Having re-watched The Godfather last weekend I’ve been going around humming snippets of Nino Rota’s score ever since—the Sicilian love theme, of course, which Francis Ford Coppola has joked he is doomed to hear every time he enters an Italian restaurant, but also the waltz, which is arguably just as well-known (even to those few people who have never seen the film). At the time that he wrote the score for The Godfather Rota was probably the most prominent living Italian film composer, having written scores for every one of Fellini’s films as well as for others by Rossellini, Visconti and Zeffirelli. His music for The Godfather is both more romantic and darker than his scores for the Fellini films, with their bumptious jazz rhythms, or for sweeping historical epics like Visconti’s The Leopard (1963). Rota would go on to win an Oscar for scoring The Godfather Part II after being completely ignored by the Academy for his work on the first Godfather film—a somewhat shocking statistic, given that it now stands as one of the all-time classic film scores.
|Father and daughter: Don Corleone and Connie perform the "Godfather Waltz."|
|The Godfather: Pacino and Brando in the garden.|
I’ve been craving 1970s American cinema lately; it may have been jumpstarted by my viewing of Hal Ashby’s Shampoo (1975) a couple of weeks ago, but it probably also has something to do with the dismal state of American cinema as it stands currently. Re-watching The Godfather (1972) this weekend, I was amazed by how perfectly made a film it is, and how grown up, in addition to being almost compulsively watchable. As with so many of the great American films from this period, watching it is something akin to slipping into a warm bath. The Godfather’s impeccable craftsmanship, which is to say its status as a great work of cinema, is almost inseparable from its value as entertainment. Pauline Kael was right to have called it one of the most perfect marriages of “commerce and art” ever to come out of the Hollywood studio system. And the years from 1969 to 1980 were flush with such films: consider, in addition to Shampoo and the Godfather films, the embarrassment of riches that is Midnight Cowboy, They Shoot Horses, Don’t They?, Klute, Deliverance, Cabaret, Chinatown, Alice Doesn’t Live Here Anymore, Barry Lyndon, Nashville, Jaws, Carrie, Network, Taxi Driver, Annie Hall, Close Encounters of the Third Kind, Saturday Night Fever, The Deer Hunter, Apocalypse Now, Manhattan, Raging Bull, and Dressed to Kill, to name only some of the most prominent titles. In addition to being enormously entertaining, they’re smart and stylish, and were made for adults as opposed to adolescent boys.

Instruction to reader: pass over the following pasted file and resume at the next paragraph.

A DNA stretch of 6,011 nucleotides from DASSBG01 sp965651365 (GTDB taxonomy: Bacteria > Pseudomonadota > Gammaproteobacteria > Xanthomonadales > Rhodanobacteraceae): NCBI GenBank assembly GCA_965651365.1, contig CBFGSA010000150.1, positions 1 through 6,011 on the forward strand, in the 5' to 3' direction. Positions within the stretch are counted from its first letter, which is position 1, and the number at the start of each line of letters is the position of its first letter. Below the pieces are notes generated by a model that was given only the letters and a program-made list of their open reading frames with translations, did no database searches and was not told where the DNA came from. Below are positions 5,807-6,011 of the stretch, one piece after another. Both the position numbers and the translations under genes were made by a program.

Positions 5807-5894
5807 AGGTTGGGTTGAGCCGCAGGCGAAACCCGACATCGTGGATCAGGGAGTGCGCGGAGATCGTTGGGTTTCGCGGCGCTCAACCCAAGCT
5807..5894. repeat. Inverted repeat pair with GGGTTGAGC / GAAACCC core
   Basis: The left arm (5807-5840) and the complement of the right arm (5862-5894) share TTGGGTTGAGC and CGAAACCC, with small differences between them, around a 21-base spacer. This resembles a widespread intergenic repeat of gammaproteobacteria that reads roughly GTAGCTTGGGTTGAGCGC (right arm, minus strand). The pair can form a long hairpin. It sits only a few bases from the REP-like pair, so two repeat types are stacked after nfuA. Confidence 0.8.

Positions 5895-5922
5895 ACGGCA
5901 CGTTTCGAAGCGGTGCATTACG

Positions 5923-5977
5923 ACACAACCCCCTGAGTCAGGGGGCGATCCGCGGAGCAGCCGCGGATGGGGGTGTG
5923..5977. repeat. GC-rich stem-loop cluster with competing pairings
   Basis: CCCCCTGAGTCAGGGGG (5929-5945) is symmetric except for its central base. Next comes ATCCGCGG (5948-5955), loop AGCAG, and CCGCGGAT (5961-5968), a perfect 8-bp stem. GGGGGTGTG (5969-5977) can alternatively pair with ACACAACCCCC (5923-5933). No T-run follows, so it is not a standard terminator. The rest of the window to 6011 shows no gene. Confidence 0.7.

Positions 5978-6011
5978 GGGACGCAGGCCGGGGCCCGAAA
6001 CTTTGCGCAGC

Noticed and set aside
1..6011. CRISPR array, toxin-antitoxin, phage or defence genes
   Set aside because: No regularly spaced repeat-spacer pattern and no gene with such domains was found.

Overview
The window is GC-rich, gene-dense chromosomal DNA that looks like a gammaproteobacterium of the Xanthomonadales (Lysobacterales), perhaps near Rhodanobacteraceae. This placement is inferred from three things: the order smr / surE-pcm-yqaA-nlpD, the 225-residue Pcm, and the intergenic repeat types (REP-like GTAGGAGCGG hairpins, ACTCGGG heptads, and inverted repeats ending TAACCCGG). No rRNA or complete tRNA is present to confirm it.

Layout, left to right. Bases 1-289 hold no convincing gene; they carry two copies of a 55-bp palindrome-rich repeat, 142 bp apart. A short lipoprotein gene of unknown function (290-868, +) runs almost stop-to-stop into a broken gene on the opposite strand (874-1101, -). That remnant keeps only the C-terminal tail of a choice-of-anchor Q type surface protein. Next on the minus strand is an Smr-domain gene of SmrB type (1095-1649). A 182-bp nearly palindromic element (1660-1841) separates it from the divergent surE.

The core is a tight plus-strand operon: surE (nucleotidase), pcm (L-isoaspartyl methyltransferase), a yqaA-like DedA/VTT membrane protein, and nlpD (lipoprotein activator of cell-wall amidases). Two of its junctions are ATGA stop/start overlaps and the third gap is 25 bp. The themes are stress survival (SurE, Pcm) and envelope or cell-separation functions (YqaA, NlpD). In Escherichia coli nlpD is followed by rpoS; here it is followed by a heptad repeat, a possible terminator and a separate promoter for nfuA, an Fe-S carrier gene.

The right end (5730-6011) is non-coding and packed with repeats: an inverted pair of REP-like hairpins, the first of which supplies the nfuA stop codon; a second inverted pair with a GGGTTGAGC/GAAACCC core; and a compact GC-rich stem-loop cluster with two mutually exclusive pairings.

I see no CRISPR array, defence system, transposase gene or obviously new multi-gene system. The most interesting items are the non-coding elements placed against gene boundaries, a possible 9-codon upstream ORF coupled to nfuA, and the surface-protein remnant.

|The candy man: Johnny Depp as Willy Wonka.|
After seeing Tim Burton’s Charlie and the Chocolate Factory in the summer of 2005 I described the first half hour as “simply marvelous […] the ramshackle house which Charlie shares with his family contains as many odd angles as a German Expressionist painting. When Charlie finally peels open the wrapper of a Wonka chocolate bar to reveal the shiny foil of the Golden Ticket—the much-prized day pass inside the famous chocolate factory of Willy Wonka himself—the moment is so grand you want to weep.” I hailed Charlie’s discovery of the Golden Ticket as “one of the great, magical scenes in children’s literature, as satisfying to some primal, childlike corner of our brains as the sliding of Cinderella’s slipper onto her foot.” For me, the scene tapped into “our childhood dreams of making a wish—a wildly improbable one—and having it come true, against all odds.”
|"I am the Cine-Eye. I am a mechanical eye. I, a machine, show you the world only as I can see it." -- Dziga Vertov|
Dziga Vertov’s The Man with the Movie Camera (1928)—one of the foundational works of Soviet silent cinema—is now almost ninety years old. It’s a film whose accepted status as a masterpiece has generally worked to obscure rather than illuminate its greatness; much like its cousin Battleship Potemkin, The Man with the Movie Camera has become one of those movies that students in Intro to Film Studies classes “have to” sit through. (My own first exposure to it was as a new Film Production student at RIT.) And that’s a shame, because Vertov’s film (like Eisenstein’s) was never designed to circulate exclusively within the rarefied world of academics and intellectuals. But the question of who, if not scholars and intellectuals, The Man with the Movie Camera is “for” is a complicated one.